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Tuesday, October 20, 2020  Spokane, Washington  Est. May 19, 1883
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Passion for food, reducing waste inspired advocacy: Lewis and Clark senior leads school pantry program

Lewis and Clark High student Josh Hechtman is photographed with bins that are distributed on each floor of the school to collect food donations as part of the ReProduce 81 program he started last year. (Nina Culver / The Spokesman-Review)
Lewis and Clark High student Josh Hechtman is photographed with bins that are distributed on each floor of the school to collect food donations as part of the ReProduce 81 program he started last year. (Nina Culver / The Spokesman-Review)

Lewis and Clark High School senior Josh Hechtman was able to spend his summer working on food access and meeting with politicians to discuss his ideas thanks to the Student Leaders Program run by the Bank of America.

Hechtman started his food advocacy work during his junior year, launching the ReProduce 81 program at his school to collect packaged foods that students were throwing out and distributing it to students in need.

Things were rocky at first, and students thought the bins set up on each floor of the school were trash or recycling bins, he said. “The first few weeks were a learning experience,” he said.

But students got the hang of it, and Hechtman said he and his team of volunteers collected and redistributed 300 pounds of food during the past school year. Each donated item was logged before it was taken to the Academic Success Center in the library for distribution to students in need.

Hechtman said he got a kick out of seeing students put food in the bins to help their peers. “I knew we could get a lot of food recovered,” he said.

Hechtman said he applied for the Bank of America program because he wanted to learn from the experts more ways to help solve food insecurity.

As part of the Student Leaders Program, students across the country are paired with a local nonprofit. Hechtman decided to work with the Community Colleges of Spokane Foundation during his seven-week internship. “We had four food initiatives,” he said.

Hechtman worked to start a food recovery system at Spokane Falls Community College that should be up and running in September. Leftovers from the cafeteria will be packaged and frozen and then distributed at the on-campus food pantry. He also made plans to create several small pop-up pantries around the SFCC campus where people can both drop off unwanted food or pick up food. He created an online ordering system for the main SFCC food pantry so students can order their food online and have it packaged and waiting when they arrive.

He also transformed a storage space at the Adult Basic Education Center into a food pantry that will be stocked by Feed Spokane.

“That’s what I’ve been doing all summer,” he said. “It’s been great.”

Hechtman said he’s been making an effort to spread his ReProduce 81 program, and it was great to be able to help college students who need food. “Its often an overlooked population,” he said.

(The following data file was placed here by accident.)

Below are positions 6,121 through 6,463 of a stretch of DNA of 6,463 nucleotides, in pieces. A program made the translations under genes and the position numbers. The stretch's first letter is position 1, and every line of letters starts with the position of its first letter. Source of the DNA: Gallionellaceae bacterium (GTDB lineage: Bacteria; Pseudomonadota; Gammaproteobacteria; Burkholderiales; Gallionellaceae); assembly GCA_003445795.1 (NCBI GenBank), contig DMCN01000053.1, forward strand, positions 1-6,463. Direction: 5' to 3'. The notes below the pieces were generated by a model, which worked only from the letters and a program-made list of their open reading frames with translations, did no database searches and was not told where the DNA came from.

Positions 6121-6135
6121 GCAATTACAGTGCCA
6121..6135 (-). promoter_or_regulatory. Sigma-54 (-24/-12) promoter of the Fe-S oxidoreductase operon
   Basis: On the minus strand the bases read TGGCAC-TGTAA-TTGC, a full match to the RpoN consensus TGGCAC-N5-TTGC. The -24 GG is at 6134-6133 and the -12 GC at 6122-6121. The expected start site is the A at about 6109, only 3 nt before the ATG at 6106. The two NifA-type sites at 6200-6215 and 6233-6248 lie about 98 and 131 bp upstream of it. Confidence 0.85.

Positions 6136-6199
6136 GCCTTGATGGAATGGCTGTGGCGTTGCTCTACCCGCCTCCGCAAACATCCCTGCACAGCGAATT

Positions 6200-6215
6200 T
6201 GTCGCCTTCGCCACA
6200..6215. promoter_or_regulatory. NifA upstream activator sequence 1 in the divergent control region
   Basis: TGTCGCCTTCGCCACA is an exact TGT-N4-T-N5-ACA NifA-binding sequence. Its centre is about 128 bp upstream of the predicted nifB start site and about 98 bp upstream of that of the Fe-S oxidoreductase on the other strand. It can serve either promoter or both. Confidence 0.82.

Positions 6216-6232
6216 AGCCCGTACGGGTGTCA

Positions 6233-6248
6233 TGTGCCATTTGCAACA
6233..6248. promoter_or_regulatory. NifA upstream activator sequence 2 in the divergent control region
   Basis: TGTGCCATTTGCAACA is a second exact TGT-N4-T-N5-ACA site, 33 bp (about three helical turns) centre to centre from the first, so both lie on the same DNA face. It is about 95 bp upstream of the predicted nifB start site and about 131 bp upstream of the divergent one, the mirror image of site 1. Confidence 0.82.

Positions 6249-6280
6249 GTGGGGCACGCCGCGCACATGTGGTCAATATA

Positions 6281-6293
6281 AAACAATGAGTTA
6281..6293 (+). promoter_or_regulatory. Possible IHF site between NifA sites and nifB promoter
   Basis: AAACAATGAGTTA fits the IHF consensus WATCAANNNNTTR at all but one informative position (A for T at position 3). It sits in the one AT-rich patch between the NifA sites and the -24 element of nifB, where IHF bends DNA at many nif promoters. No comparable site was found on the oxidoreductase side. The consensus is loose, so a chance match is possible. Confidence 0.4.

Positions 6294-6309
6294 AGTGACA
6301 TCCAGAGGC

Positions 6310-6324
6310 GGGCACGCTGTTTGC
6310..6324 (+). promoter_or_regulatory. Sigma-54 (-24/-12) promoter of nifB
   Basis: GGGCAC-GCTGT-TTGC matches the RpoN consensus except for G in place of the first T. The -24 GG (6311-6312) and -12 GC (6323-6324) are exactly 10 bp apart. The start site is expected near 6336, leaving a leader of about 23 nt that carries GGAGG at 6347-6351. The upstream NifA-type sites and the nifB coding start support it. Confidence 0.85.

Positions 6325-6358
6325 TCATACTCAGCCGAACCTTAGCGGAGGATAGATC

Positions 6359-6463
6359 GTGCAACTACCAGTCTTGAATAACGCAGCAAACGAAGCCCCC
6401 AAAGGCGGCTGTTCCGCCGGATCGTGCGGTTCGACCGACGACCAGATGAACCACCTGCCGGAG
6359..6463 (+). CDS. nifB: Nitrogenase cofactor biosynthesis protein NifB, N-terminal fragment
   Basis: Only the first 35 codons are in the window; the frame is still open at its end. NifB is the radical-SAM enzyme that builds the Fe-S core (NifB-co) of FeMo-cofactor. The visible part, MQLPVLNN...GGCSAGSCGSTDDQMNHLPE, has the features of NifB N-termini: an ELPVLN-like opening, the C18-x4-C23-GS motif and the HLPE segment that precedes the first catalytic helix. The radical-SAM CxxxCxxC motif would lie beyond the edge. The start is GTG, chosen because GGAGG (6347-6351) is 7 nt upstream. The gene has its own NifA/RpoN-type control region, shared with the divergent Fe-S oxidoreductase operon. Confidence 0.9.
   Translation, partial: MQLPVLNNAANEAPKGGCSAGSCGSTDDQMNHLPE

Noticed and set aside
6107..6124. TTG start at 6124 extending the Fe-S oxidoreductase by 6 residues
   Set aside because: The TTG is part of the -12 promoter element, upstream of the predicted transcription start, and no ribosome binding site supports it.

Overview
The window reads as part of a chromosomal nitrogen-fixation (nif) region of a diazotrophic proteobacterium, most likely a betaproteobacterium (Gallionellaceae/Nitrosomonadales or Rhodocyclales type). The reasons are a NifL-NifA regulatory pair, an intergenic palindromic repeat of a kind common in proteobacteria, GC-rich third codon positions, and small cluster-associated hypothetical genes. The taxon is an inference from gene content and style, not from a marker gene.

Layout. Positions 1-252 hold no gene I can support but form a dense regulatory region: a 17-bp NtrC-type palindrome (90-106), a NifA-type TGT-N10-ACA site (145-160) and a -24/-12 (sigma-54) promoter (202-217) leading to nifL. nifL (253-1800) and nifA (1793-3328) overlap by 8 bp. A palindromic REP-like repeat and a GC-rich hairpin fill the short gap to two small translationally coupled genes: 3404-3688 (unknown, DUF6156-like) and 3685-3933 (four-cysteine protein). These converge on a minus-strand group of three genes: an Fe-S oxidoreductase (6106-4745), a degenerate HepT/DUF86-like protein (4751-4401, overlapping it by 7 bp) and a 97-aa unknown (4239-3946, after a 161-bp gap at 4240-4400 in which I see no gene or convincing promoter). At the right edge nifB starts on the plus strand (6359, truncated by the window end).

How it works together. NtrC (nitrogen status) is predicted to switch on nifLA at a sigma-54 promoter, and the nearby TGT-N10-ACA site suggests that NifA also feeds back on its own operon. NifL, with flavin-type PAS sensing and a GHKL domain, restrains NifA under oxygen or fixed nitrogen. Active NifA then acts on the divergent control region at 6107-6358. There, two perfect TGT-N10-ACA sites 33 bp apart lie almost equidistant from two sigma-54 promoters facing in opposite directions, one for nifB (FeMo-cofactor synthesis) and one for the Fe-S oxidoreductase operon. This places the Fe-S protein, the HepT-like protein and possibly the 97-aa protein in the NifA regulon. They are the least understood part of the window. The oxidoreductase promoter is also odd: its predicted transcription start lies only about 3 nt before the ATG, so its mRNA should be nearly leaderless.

He expanded ReProduce 81 to Shadle Park High School toward the end of the last school year and is in talks with North Central High School and Gonzaga Prep. Each school’s program will be run by student volunteers. He would like to expand it to even more schools before he graduates. Those interested in starting a chapter at their school can contact him via email at

Hechtman also is making plans to have someone take over the program at Lewis and Clark after he graduates in June.

“I don’t want it to end when I leave,” he said. “It can have such a big impact on my community. I have a few people in mind who will shadow me. When I leave they’ll take over.”

As part of the Student Leaders Program, Hechtman had the opportunity to spend a week in Washington, D.C., where he talked to Washington Sen. Maria Cantwell and Rep. Cathy McMorris Rodgers about food waste programs and food insecurity.

“Senator Cantwell was really excited about what I was talking about,” he said. “The Capitol Hill day was the best by far.”

Hechtman has always been interested in food, but he didn’t translate that into his passion for reducing food waste right away.

“I’ve really loved food and loved cooking,” he said. “Being Jewish, that was always a big part of the culture.”

Then he saw that other people didn’t always have enough food. “I really wanted to get food to those people,” he said. “Food is a basic human need.”

He also noticed that a lot of food is thrown away at his school even though it is still usable. “Food waste is definitely something that is overlooked,” he said. “People throw away food without thinking.”

Hechtman plans to study public policy in college and perhaps anthropology or environmental science as well. He’s not sure exactly what he wants to do for a career, but knows it will have something to do with advocacy and food.

“I want to do this for the rest of my life,” he said. “I want to help feed students and help end food waste.”

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